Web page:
Today the New York Times reported on a growing trend in housing construction: the decision to use lighter-hued materials as opposed to darker, traditional counterparts such as slate and asphalt. The article focuses on the economic benefits families and businesses can enjoy if they follow Energy Secretary Steven Chu’s advice and make this switch. In many cases, using light-colored roofing materials or simply painting roofs white can increase building reflectivity, thereby cooling the structure and reducing the residential or corporate investor’s energy costs. The economic basis for the white-roof transition is fairly sound, though results vary by region and depend on other factors such as average exposure to sunlight.
However, when considering approaches to greenhouse gas reduction, it is important to consider just not the aspect of energy savings, but that when aggregated, seas of white-shingled roofs may actually have the potential to alter the Earth’s albedo, a measure of the planet’s overall reflectivity, and, thus, impact the climate in ways that we do not quite understand.
While the article narrows its scope to focus solely on the energy-saving dimension, the omission by author Felicity Barringer of any mention of roof-whitening as a method of geoengineering, the yet disputed term for the process of using technology to cool the climate, ignores an important side of the debate over the best ways to mitigate future climate change.
White roofs are relatively uncontroversial (other suggestions include space mirrors and desert blankets) and even if whole cities adopt the construction technique, the effects of geoengineering-via-roof-whitening would likely only be “regional and patchy.” Here, too, is a problem with Barringer’s account: while failing to address the geoengineering side of the debate, it conveys that whiter roofs have the potential to “help cool the planet.” (She may well be referencing temperature savings due to fewer emissions, but her language is vague a potentially dangerous way.)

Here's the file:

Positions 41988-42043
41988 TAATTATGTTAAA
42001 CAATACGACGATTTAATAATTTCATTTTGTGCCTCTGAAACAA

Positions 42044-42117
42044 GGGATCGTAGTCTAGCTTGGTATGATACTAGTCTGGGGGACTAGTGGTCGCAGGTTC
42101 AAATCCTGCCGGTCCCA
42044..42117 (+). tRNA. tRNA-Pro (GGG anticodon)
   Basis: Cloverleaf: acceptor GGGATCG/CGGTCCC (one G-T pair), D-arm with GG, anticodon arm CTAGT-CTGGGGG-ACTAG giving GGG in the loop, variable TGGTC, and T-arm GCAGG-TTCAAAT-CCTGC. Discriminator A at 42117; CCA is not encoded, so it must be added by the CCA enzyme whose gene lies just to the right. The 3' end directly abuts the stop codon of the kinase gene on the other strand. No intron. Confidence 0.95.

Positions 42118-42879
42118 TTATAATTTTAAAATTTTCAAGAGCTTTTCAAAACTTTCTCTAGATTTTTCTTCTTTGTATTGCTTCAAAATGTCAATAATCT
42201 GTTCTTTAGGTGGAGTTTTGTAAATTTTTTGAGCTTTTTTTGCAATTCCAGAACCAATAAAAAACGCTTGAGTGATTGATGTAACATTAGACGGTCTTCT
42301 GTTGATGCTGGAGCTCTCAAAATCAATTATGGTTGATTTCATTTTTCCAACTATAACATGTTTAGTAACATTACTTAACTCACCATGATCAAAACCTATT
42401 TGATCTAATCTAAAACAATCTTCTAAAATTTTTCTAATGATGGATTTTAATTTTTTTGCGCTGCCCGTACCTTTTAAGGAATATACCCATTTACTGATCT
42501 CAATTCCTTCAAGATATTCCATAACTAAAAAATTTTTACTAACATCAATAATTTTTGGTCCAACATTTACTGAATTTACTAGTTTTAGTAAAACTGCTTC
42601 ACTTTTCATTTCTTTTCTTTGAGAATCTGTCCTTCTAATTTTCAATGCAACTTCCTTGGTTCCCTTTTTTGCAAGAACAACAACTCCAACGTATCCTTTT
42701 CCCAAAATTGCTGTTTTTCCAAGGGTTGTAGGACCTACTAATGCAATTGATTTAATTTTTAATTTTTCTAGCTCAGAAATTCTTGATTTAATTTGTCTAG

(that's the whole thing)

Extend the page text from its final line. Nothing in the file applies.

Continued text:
The debate about how to cool the planet is, as it were, fast heating up. Some advocates who call for geoengineering solutions would use it as an excuse for continuing business as usual. In their view, increasing the planet’s reflectivity could provide a buffer against future temperature increases due to the greenhouse effect. But before this conversation becomes politicized, much more research should be done. The science of geoengineering is yet embryonic; it would be unwise to pursue energy efficiency approaches like white roofing without fully understanding the impact on the climate.
As private and government actors work to reduce energy consumption through efficiency, standard operating procedures will have to change, including those related to construction. As progress on green architecture continues, however, it will be increasingly important to understand construction decisions not just as a boon to energy efficiency, but as part of the important debate over climate change solutions—especially about geoengineering and other solutions in need of far more research.